There's a new album coming down the pipe from Fort Worth punk band the Phuss, who recently signed with Albany, New York record label Magnetic Eye Records. And while the record, which will be titled On the Prowl, won't get it's official release until September 16, the band has whetted our appetites for what's to come by streaming a couple new tracks on their Bandcamp page.
Given the fiery, brute strength of the duo of songs made available, "Straight Line Impala" and the motor-revving title track, it's safe to assume that many will proceed to enter their credit card numbers sooner rather than later. Now together for over six years, the Phuss, consisting of lead singer and songwriter Joshua Fleming, bassist Forrest Barton and drummer Trey Alfaro, has already done enough to suggest Speed Freaks will be intense and compelling even before these tracks were available.
While the album was essentially finished eight months ago, holding off on its release for so long for the sake of the band's cool new partner, Magnetic Eye Records, is more than worthwhile as far as Fleming is concerned.
"Anytime you add someone to your team," explains Fleming, "there's a moment where you have to step back for a bit and readjust the formula for how the band is going to work."
Perhaps the main adjustment for the band during the recording of the album was the way in which they created the content as they entered the studio. For previous records, the Phuss walked in with a complete work ready to roll on.
"We wrote and recorded three songs in three days with Jeff Saenz at Modern Electric Sound Recorders in Dallas," says Fleming. "He was great to work with because he's also a musician. So for me, as a songwriter and guitar player, it was cool to come up with an idea, show it to the band and lay it down that day, which isn't something we have done before."
Not to be overlooked on this record, according to Fleming, will be the sonic differences developed during those freewheeling sessions. The group went for tighter stylistic boundaries, though the frenetic pace and feverish playing that's won them so many fans remains pleasingly intact.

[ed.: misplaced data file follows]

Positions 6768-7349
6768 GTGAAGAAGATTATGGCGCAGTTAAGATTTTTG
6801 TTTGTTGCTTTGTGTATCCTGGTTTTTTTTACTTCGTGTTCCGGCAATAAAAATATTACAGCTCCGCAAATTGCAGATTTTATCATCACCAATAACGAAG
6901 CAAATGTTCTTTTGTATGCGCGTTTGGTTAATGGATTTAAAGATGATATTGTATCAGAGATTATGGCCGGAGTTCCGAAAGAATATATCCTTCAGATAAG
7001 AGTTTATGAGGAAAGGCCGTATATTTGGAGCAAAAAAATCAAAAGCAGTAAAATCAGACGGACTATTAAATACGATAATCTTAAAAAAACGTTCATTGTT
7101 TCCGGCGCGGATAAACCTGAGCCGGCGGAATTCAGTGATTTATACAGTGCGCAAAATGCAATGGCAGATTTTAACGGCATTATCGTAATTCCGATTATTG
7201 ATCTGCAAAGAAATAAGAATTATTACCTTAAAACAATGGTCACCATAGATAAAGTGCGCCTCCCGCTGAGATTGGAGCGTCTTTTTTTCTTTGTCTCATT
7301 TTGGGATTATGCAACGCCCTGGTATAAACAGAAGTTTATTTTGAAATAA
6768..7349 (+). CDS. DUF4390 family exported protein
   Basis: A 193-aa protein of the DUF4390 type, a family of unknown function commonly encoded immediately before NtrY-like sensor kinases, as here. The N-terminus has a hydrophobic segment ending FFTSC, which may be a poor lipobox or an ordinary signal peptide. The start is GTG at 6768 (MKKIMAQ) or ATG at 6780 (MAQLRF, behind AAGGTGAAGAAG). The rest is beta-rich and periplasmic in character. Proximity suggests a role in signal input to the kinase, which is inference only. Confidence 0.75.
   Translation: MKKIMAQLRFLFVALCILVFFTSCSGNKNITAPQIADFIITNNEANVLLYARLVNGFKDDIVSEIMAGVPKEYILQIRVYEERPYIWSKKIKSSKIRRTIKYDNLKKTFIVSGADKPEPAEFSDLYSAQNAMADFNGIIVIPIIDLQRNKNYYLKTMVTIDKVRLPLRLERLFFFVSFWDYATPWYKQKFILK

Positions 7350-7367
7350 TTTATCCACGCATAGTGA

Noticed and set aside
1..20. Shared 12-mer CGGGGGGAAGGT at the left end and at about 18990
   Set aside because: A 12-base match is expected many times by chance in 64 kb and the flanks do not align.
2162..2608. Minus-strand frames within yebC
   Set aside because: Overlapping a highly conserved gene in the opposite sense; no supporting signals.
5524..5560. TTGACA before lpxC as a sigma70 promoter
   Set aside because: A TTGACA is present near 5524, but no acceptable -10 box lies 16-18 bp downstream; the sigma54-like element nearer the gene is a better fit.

"In a nutshell," he explains, "my idea for this record was to have spitfire lyrics, more of a down-stroke guitar sound that really chugs, leave the blues sounds kind of where they are and get a little weirder with our chord progressions."
After three tours behind the group's killer 2012 self-titled record, Fleming's lyrics have also taken on greater importance to the group's overall product.
"I'm a speed freak," he says. "And when I would ride around on my motorcycle, I'd come up with these scattered, crazy lyrics. I'd been listening to a lot of [T-Rex lead singer] Marc Bolan, and I loved the way he described things by using such odd words for adjectives."
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Such detailed calculation may not sound too punk rock, but the result of the band's writing and creating most certainly is. And yet, as has always been the case with the band, they play fast and loose with the style of music, blending genres into a kaleidoscope of sounds.
"I was in a ska band in high school," Fleming says. "But at the end of the day, everything I write is rock and roll. When I've been in punk bands, I was too rock. When I've been in straight-forward rock bands, I've been too punk. With the Phuss, it's been nice to have the ability to take my influences and the things I like listening to and put them together in one band."
Indeed, the Phuss is a fine example of a punk-influenced band that is maturing before our ears.
"We've gotten a little older and we've gotten a little better," reflects Fleming. "We've decided to hone-in on the songs themselves and not just the live performance."